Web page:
Sacred Groves

  • Sacred Groves are the area of “natural” vegetation preserved through local taboos and sanctions that entail spiritual and ecological values. The ecological values are found in the traditional association of the sacred groves with wildlife and physical landscapes such as streams.

Types of Sacred Groves

Based on the deities, cultural, and religious importance, and their association.
1. Temple Groves: These groves are associated with temples due to their religious importance; generally, they are protected by the government, the temple trust, or village committees.
2. Traditional Sacred Groves: These are the places where the folk deities reside. They often contain a rich variety of plant and animal life.
3. Religious Groves: Where they are associated with Hinduism, Buddhism, Jainism, Islamism, and Sikhism.
4. Island Groves: Island groves can be categorized based on the habitat type-specific ecological importance, for example, mangroves and coastal/reverie areas in Andhra Pradesh.
5. Burial/Cremation/Memorial Groves: They are associated with burial places. These are seen as places of reverence for the deceased and are believed to be inhabited by the spirits of ancestors.

Significance of Sacred Groves

1. Protection of Ecosystems: They often serve as protected areas, safeguarding biodiversity by restricting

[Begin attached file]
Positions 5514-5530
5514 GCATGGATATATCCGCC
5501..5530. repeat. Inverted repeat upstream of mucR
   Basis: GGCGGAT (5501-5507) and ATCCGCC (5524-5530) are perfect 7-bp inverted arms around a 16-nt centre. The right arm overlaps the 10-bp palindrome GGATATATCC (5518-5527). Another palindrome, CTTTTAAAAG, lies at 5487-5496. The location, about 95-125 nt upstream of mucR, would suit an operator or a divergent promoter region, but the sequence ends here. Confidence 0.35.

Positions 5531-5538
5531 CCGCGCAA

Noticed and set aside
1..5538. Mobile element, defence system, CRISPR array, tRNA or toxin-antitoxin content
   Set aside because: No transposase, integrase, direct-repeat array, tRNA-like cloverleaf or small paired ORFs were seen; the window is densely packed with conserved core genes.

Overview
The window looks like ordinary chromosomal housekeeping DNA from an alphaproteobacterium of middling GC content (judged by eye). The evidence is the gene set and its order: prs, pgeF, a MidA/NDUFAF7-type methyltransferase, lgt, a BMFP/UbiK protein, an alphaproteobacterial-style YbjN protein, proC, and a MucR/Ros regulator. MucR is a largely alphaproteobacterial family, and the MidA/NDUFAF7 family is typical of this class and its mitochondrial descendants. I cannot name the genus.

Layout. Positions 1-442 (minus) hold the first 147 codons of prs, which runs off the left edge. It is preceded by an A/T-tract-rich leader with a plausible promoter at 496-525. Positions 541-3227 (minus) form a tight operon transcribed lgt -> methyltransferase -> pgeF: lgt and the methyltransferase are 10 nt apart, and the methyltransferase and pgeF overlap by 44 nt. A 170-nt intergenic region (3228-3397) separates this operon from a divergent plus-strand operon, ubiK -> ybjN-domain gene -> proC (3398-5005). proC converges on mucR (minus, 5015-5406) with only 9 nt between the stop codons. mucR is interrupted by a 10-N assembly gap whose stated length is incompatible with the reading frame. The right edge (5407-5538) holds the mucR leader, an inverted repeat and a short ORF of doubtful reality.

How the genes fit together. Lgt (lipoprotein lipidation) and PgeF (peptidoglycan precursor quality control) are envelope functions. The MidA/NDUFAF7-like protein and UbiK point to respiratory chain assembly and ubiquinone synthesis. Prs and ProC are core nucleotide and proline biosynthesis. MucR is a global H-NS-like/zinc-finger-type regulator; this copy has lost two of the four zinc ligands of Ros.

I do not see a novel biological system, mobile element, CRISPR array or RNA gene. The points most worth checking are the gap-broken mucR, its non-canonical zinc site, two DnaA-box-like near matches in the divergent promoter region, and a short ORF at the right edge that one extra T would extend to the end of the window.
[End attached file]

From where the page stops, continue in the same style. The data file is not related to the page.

human activities that can harm the environment.
2. Traditional Knowledge: Local communities that manage sacred groves often possess a deep understanding of the local ecology and traditional practices that have been passed down through generations.
3. Biodiversity Conservation: They can act as a refuge for a wide range of plant and animal species, especially in areas where habitat loss is a major threat.
4. Cultural Preservation: They are important repositories of cultural and religious practices of local communities.
5. Community Empowerment: They are often managed by local communities.
6. Environmental Benefits: They play a vital role in maintaining the ecological balance of an area.
7. Community Conservation: It is protecting biodiversity, preserving natural resources, and managing natural resources sustainably for future preservation.

Biodiversity Heritage Site

  • It is a unique conservation approach recognized under Section 37 (1) of the Biological Diversity Act, of 2002. Under this, the State Government may, from time to time, in consultation with the local bodies, notify the official Gazette of areas of biodiversity importance as Biodiversity Heritage Sites. So far, 44 Biodiversity Heritage Sites have been notified by 16 states.


Sacred Groves have been legally protected under the Community Reserves in the Wildlife (Protection) Amendment Act, 2002 but, in the modern era, the groves are facing serious threat due to:

  • Habitat loss
  • Climatic change
  • Global warming
  • Invasive/ Alien species
  • Other challenges such as Anthropogenic pressure, encroachment, deforestation, cultural degradation, pollution, and no proper legislation, etc.


  • Sacred groves have been legally protected under community reserves under the Wildlife (Protection) Amendment Act, 2002.
  • These are the best examples of community conservation and unique sources for in-situ conservation but in the the modern era, the groves are facing serious threats due to rapid urbanization, cultural shifting, anthropogenic pressure, global warming, climatic change, etc, leading to the rapid erosion of the sacred groves, their ecology, floral & faunal compositions, and sociocultural significance.